What Not to Say to Reptile People

Reptile keepers are people too! And we’re just like you—only we tend to prefer scales over fur. But don’t think that we can’t relate. For example, I consider myself a “dog person,” and I was the weird horse girl in middle school.

We are a different breed, though, and I get that. If you’re not in the reptile keeping culture, making conversation with us can feel awkward. You may even feel like you’re under attack. There are a LOT of reptile myths out there, which lead to misinformation. And if you’re like most people outside the hobby, you have been victim to at least of few of them.

So to prevent awkward conversations all around, here’s a quick guide to the do’s and don’ts of conversing with reptile keepers. And keep in mind: I love and respect you all, whether your animal of choice is a dog, fish, bird, etc.

Things NOT to Say

“You’re weird.”

This phrase has better-known, shorter versions: “Ew” and “Ugh”. How would you feel if I made those comments about your pet of choice? It’s simply poor manners. But I do find it hilarious when people expect to see me cuddling a puppy or kitten, and there’s actually a lizard hanging out on my lap. Or chest. Or head. The reactions are priceless.

“How can you love and care for something that gives nothing in return?”

Granted, snakes don’t really have the brain capacity for emotion. And lizards are very simplistic. But they know who feeds and cares for them, and that creates an undeniable bond of trust. Besides, it’s like caring for an infant — how can you love and care for something that does nothing but eat, sleep, and poop? Big plus: reptiles don’t cry. 🙂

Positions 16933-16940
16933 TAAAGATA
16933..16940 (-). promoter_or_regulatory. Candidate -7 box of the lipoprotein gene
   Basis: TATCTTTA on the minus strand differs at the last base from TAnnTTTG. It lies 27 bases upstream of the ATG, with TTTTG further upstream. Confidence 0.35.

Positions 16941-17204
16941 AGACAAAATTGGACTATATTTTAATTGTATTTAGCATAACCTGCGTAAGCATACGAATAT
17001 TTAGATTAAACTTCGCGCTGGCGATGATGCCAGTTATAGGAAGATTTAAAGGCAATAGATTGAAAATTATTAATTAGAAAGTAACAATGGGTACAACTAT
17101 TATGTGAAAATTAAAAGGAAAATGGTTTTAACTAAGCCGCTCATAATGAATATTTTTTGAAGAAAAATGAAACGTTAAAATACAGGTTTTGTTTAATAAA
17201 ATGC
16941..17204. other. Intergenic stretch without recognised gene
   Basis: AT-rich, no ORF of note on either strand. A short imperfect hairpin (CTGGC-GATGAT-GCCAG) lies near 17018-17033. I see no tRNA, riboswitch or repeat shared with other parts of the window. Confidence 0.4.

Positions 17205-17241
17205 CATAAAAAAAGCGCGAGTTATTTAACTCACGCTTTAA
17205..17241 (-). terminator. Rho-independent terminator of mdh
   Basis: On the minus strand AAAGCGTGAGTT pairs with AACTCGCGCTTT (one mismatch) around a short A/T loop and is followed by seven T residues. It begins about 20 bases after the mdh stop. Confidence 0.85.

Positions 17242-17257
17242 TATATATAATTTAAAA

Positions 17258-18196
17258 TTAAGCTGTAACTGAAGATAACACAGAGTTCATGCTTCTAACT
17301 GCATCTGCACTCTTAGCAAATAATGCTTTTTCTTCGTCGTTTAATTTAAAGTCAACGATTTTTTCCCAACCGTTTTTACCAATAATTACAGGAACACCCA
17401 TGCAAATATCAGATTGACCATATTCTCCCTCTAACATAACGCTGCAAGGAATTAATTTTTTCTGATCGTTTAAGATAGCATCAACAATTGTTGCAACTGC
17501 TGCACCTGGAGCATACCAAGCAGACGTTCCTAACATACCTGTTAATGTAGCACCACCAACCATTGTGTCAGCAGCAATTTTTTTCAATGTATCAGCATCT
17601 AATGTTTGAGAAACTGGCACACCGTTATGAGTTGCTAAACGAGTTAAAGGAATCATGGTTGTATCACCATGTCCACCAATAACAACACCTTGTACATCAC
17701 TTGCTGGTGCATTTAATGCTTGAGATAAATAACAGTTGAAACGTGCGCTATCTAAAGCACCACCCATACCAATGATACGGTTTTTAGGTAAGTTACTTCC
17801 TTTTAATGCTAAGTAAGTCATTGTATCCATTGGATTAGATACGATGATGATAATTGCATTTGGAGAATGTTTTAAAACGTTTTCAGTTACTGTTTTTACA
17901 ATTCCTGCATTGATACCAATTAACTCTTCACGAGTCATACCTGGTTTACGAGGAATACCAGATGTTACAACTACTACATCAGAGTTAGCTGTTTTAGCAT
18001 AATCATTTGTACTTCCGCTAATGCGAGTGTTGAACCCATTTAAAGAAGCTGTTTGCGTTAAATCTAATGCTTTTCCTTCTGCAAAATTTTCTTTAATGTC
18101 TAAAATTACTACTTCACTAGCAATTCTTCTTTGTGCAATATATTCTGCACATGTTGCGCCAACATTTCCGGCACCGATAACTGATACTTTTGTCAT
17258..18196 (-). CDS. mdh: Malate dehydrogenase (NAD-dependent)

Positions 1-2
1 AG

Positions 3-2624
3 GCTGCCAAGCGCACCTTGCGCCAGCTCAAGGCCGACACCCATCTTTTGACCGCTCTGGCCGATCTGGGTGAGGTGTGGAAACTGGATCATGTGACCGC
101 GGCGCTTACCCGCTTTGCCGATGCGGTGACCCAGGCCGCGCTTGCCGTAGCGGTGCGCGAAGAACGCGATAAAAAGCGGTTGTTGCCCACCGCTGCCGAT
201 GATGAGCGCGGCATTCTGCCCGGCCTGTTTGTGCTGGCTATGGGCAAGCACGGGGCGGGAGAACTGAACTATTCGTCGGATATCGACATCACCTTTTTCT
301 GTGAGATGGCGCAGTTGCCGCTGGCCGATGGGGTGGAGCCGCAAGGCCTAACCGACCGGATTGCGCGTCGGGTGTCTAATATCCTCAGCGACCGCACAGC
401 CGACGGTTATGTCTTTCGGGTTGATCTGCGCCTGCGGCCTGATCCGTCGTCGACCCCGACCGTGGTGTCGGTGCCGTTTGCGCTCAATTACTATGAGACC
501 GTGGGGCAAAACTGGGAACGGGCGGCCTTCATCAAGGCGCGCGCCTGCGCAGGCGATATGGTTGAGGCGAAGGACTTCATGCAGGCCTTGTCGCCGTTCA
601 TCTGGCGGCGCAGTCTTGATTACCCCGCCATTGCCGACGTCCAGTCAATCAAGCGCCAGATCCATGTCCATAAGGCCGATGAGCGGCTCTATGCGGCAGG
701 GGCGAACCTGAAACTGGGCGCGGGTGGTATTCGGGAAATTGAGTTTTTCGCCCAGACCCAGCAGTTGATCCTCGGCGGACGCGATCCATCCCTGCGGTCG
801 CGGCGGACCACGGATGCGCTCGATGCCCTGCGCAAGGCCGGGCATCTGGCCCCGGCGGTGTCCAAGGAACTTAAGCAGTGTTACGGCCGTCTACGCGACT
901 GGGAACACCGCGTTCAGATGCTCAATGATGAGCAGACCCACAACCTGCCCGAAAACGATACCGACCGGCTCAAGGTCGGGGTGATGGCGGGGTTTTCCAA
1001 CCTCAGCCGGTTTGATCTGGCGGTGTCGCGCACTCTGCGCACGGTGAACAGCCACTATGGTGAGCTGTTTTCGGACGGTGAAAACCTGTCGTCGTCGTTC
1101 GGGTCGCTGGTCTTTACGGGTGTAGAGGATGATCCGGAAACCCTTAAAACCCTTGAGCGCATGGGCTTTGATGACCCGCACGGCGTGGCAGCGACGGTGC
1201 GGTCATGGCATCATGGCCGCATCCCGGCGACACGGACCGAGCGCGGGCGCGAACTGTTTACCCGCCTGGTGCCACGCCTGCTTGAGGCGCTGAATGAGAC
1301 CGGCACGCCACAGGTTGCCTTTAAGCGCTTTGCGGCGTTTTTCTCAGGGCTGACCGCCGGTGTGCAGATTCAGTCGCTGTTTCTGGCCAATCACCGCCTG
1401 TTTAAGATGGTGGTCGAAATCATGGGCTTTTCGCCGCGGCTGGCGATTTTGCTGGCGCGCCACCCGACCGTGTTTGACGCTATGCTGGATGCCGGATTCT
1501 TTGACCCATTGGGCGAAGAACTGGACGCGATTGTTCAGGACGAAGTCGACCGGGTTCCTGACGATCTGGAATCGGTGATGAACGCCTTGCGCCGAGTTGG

Bearded dragon snuggling with reptile keeper

“Dogs and cats are so high-maintenance. It must be nice only having reptiles; they eat only once a month, right?”

Hahaha — please. Dogs and cats have ready-made kibble for feeding, good vets are easy to find, and they can produce their own body heat. Being a reptile keeper means

  • preparing food from scratch
  • feeding regularly according to species (anywhere from daily to every 2 weeks)
  • a high electric bill
  • a higher heating bill
  • finding an exotics vet somewhere in the vicinity who actually knows more than you do

…Just to name a few. That being said, reptiles do tend to be smaller, and have vastly lower needs for interaction with humans.  This is how reptile collections are possible.

“You have snakes? What are you going to do when you have kids?”

Keep them. Naturally. You plan to keep your dog, don’t you? Have you SEEN the teeth on those things???

Comparison of dog and cat skulls

House cat (left) and dog (right) teeth and jaws are designed for crushing and tearing. Dogs in particular are known to do significant damage to humans.

Madagascar boa skull

By contrast, snake teeth are designed for simply grabbing prey and holding on.

“You know it’s going to eat you/your child/your dog/your cat when it’s older, right?”

Snakes’ jaws are not infinitely expandable, nor are their stomachs. If they eat something too big, they literally explode. So unless I’m raising an anaconda with giant genes or a cloned Titanoboa, I’m not worried. As for burmese pythons and reticulated pythons, just keep them well fed, supervise them around small children, and keep smaller hairy pets out of the way.

“What will you do when it gets 30′ long?”

You’re kidding, right? Only giant retics and prehistoric snakes get anywhere near that size. Believe it or not, each species of snake has a size limit, and most of them are under 10′. For example, my 12-year-old Dumeril’s boa will never get longer than 5.5′ long.

Dumeril's boa exploring its reptile keeper's desk

“Aren’t snakes slimy?”

You’re thinking amphibians, people — frogs, salamanders, newts. One of the requirements of being a reptile is being dry to the touch. Snakes only look slimy, but they’re actually very smooth and generally a little cold. It’s like leather.

“Turtles are amphibians, right?”

  • Do turtles have scales? Yes
  • Do turtles have gills? No